Louis Joel Mordell: Reminiscences
Louis Mordell reached the age of 80 on 28 January 1968. He gave a lecture to the Fellows of St John's College, Cambridge, on 27 December 1968. He gave a similar talk to the Adam Society, St John's College, Cambridge, on 5 March 1969. He delivered a slightly extended version of the talk to the Philadelphia Section of the Mathematical Association of America on 22 November 1969. We give below a slightly amended version of these talks:
Reminiscences of an Octogenarian Mathematician
L J Mordell,
St John's College,
It is customary for the fellows of St John's College, Cambridge, to dine privately on December 27, the birthday of St John, the Evangelist. The Master proposes a toast to those fellows who have attained the age of eighty since the preceding December 27, and asks each of them to give a talk. As I became eighty on January 28, 1968, it was my turn to do so.
I started off by saying that this was a really great occasion in my life and that I was very grateful to our College for making it possible. I said that it was not an easy matter to make an appropriate speech on such an occasion. Fortunately it was not too difficult for me to do so, as I have recently been reading a book by the well-known and popular American author Dale Carnegie, entitled How to Slop Worrying and Start Living. In this, he makes the cogent remark that no man is so happy as when he is talking about himself. He says nothing about the feelings of his listeners.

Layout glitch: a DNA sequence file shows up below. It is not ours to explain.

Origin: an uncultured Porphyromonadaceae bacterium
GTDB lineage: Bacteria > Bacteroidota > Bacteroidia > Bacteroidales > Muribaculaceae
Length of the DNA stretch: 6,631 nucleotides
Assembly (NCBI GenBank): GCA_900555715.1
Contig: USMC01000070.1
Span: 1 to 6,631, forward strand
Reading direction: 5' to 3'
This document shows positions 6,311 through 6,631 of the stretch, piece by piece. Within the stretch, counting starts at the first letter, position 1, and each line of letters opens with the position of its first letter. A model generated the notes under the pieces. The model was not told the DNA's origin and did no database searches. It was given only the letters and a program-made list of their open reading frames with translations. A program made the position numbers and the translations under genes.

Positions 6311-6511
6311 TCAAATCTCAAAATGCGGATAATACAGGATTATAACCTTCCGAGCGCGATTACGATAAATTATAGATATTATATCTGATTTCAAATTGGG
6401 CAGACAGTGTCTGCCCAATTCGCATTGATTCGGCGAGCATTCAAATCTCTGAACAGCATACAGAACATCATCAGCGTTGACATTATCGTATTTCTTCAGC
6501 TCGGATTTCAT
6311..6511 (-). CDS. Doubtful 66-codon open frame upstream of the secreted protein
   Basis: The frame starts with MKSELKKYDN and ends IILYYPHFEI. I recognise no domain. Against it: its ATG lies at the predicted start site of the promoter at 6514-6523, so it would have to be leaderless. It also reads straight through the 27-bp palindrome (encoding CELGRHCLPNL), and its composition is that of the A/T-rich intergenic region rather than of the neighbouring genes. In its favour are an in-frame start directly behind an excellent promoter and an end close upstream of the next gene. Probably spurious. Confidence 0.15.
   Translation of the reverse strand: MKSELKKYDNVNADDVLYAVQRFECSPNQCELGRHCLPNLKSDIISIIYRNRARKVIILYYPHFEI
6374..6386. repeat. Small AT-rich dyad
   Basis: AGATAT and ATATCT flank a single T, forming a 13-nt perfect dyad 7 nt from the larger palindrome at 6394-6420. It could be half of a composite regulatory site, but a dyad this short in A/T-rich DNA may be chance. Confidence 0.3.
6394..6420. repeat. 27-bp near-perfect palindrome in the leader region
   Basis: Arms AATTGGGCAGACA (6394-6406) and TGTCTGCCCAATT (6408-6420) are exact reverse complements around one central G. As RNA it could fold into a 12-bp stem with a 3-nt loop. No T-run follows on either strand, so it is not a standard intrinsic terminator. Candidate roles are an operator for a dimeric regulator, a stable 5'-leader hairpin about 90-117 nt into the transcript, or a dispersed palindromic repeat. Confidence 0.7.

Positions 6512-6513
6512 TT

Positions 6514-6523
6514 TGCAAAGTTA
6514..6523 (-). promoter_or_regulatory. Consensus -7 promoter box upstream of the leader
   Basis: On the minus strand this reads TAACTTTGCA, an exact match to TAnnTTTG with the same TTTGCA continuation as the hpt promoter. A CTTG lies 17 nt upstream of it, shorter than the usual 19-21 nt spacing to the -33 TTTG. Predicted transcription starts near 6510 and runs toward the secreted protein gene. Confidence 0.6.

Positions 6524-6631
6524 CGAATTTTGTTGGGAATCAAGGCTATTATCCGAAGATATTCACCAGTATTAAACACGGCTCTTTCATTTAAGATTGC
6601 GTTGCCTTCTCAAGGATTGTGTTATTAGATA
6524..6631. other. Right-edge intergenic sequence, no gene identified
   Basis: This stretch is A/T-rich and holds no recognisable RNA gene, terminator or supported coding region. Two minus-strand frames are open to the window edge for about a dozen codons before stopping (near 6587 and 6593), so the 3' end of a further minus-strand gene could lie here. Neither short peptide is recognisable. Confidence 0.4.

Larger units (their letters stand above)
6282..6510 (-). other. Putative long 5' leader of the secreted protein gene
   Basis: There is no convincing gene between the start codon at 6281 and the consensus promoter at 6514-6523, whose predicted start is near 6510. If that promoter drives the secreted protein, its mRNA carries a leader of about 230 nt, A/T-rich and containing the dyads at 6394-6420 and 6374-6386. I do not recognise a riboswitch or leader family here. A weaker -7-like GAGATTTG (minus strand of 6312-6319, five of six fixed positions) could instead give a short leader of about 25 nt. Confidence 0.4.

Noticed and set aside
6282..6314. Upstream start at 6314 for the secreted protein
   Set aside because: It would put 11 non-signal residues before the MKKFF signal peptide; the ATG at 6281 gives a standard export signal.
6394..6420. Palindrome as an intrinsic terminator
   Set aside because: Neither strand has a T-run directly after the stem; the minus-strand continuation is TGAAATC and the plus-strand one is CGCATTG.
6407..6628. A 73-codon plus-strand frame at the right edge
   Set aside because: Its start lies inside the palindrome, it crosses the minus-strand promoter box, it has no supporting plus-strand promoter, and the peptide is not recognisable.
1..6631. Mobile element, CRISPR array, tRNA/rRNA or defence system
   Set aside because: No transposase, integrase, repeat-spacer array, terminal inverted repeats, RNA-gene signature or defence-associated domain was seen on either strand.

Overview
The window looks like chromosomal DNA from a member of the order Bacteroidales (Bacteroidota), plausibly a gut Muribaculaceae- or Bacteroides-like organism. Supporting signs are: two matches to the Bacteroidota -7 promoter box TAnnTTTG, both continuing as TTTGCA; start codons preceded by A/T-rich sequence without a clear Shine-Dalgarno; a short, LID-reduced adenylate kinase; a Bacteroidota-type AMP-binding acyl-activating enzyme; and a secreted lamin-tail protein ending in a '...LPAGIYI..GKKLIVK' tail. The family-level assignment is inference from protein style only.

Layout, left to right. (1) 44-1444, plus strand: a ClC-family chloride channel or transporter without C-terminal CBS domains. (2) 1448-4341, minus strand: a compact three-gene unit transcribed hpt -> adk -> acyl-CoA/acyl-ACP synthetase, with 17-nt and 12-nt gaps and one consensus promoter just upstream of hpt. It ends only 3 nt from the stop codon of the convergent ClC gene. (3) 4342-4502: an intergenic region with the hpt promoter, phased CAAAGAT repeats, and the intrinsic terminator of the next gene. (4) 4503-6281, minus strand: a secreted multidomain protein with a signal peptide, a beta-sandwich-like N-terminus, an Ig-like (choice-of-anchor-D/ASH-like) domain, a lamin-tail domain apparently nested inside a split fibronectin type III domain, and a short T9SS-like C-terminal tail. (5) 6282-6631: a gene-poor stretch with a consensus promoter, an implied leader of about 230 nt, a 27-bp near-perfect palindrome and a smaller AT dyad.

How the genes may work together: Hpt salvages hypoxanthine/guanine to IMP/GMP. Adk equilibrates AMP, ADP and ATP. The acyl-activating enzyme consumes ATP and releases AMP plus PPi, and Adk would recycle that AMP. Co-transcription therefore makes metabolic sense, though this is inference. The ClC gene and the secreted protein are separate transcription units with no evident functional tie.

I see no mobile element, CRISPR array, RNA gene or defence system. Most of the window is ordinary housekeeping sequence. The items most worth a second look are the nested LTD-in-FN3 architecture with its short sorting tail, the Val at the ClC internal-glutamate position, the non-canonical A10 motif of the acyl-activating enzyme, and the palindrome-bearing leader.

There are two reasons why I propose to make myself thoroughly and unashamedly happy by talking about myself. The first is that on several occasions, both in England and America, I have been told that I am a legendary character. As it occurs to me that most legendary characters, for example King Arthur, are dead, I wish to show that I have actually existed and am very much alive, and so I shall give some account of the subject so that there will be no doubt about the matter.
The second reason is that there have been many stories, mostly apocryphal, as to how I, a natural born American, came to study at St John's College. The reason is a very simple and natural one. I do not mean to be boastful or vainglorious, and I wish to apologize if I seem so and to crave your indulgence. Though one has ups and downs, I have on the whole been very fortunate, and many people, far cleverer than I, have not been so lucky.